Pneumonia is a respiratory infection that accounts for 15% of all deaths of children under 5 years old, killing over 880,000 children in 2017. However, it can be averted by immunisation and adequate nutrition. This enormous death toll is needless and preventable. Political uncertainty over the coming period must not stand in the way of the UK’s commitment to the world's most vulnerable and marginalised people.
This year’s World Pneumonia Day (12 November) comes just weeks away from the beginning of a crucial year. 2020 will see the replenishment of Gavi, the Vaccine Alliance (Gavi) take place in London, in which donors will be required to make renewed financial pledges to Gavi. 2020 will also see the Tokyo Nutrition for Growth Summit which will also require renewed commitments to nutriton. This alignment offers an unparalleled opportunity to reduce the number of people dying from pneumonia and other preventable diseases.
Despite pneumonia being the largest infectuous cause of death in children under the age of five, it is important to acknowledge the tremendous progress that has been made on fighting pneumonia, and the vital contribution vaccines introduced by Gavi has made. Vaccines provided by Gavi such as the pneumococcal conjugate vaccine (PCV) prevent diseases such as pneumococcal disease, which is the leading the leading cause of pneumonia. By the end of 2017, Gavi had vaccinated more than 143 million children and almost 60 Gavi-supported countries had introduced PCV into their routine immunisation programmes.
Simply put, vaccines work. In Kenya, the introduction of new vaccines has had a profound impact on the incidence of pneumonia. With support from Gavi, the Kenyan government introduced the PCV vaccine into their routine immunisation programmes in 2011. A 2019 publication that examined the impact of this intervention over a five-year period found that the incidence of pneumococcal disease fell by 92% (from 61 cases per 100,000 people to just 3) and the incidence of pneumonia in children that received PCV reduced by 85%.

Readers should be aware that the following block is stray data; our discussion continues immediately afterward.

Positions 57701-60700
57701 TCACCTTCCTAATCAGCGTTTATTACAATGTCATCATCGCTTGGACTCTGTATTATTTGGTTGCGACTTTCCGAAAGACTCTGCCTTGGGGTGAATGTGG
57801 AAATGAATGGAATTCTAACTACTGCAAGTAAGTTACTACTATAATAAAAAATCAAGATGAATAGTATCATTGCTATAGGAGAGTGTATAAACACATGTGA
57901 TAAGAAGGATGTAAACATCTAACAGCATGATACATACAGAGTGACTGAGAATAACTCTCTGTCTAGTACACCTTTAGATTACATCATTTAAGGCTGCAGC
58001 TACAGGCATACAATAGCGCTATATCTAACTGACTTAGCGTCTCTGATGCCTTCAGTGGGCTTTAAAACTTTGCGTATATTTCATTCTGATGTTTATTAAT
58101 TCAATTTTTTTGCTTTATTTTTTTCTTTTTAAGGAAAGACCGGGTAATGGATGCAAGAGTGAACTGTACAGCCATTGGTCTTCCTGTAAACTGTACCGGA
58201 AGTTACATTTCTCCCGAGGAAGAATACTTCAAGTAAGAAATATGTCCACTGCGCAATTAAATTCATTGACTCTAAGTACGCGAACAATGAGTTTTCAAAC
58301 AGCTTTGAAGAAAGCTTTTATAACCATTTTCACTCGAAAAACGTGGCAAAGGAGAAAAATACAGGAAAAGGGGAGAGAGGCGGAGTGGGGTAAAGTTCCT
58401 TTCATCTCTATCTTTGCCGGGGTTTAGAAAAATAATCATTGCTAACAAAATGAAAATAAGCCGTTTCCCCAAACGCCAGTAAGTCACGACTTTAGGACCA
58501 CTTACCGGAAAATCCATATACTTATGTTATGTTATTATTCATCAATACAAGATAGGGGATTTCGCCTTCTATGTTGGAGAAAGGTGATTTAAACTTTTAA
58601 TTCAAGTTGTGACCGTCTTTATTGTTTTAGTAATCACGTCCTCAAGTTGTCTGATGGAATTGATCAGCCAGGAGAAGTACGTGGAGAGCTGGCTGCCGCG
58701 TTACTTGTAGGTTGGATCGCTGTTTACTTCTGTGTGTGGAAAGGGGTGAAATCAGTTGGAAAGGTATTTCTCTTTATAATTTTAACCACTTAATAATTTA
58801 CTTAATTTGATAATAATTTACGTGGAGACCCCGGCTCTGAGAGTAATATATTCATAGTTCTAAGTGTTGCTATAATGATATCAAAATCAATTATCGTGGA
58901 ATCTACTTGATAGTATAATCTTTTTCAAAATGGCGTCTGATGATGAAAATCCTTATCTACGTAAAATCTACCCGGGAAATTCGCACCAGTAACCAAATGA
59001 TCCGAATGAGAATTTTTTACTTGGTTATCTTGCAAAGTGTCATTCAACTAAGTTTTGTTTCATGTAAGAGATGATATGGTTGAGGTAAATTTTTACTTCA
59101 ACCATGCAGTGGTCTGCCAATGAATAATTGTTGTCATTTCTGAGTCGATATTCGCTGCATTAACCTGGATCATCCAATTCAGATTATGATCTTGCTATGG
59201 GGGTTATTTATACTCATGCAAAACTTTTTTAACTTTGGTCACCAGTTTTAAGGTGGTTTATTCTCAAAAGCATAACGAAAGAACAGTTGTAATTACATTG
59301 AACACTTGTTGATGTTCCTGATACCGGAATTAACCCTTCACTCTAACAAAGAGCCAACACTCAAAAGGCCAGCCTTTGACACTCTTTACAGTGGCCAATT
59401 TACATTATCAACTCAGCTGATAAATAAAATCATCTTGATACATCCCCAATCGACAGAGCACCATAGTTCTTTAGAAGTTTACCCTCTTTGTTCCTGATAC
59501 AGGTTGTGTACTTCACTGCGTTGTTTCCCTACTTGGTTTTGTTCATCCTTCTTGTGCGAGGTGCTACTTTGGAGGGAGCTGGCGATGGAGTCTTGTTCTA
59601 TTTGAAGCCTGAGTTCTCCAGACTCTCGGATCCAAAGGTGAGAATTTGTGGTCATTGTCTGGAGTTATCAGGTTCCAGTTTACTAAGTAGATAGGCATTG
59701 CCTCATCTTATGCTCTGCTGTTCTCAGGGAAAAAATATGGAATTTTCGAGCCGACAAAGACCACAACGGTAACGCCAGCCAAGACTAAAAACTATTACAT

Gavi’s current cycle of funding, which has already led to the immunisation of 198million children since 2016, is set to end in 2020. Therefore, Gavi will require ambitious pledges from the UK and other leading donors to ensure the alliance is able to deliver on their commitments to immunising an additional 300million children by 2025.
As our recent publication ‘Brick by Brick: Accelerating Progress on Global health’ articulates, health and nutrition are co-dependent issues that must be tackled collectively. Adequate nutrition is essential in the fight against pneumonia, as well as other diseases. Inadequate nutrition can lead to malnutrition which in turn weakens the immune system therefore increasing susceptibility to diseases such as pneumonia. Should a child become ill, malnutrition will worsen the severity of the illness. Tackling pneumonia cannot be done in isolation. Gavi must be replenished but that investment will be undone if nutrition is not also prioritised by donors. The UK must be bold and ambitious in a new nutrition commitment made at the Tokyo Nutrition for Growth Summit 2020 in order to achieve its goals on ending preventable deaths and maximising its investments.
This World Pneumonia Day is a reminder of the opportunities that the UK and other leading donors have to help end preventable deaths in the year ahead. It is imperative that despite any political uncertainty over the next six months the UK makes ambitious investments to both Gavi and nutrition and continues to lead the way towards ending preventable deaths from diseases such as Pneumonia.
We cannot afford to overlook the opportunity that lies ahead.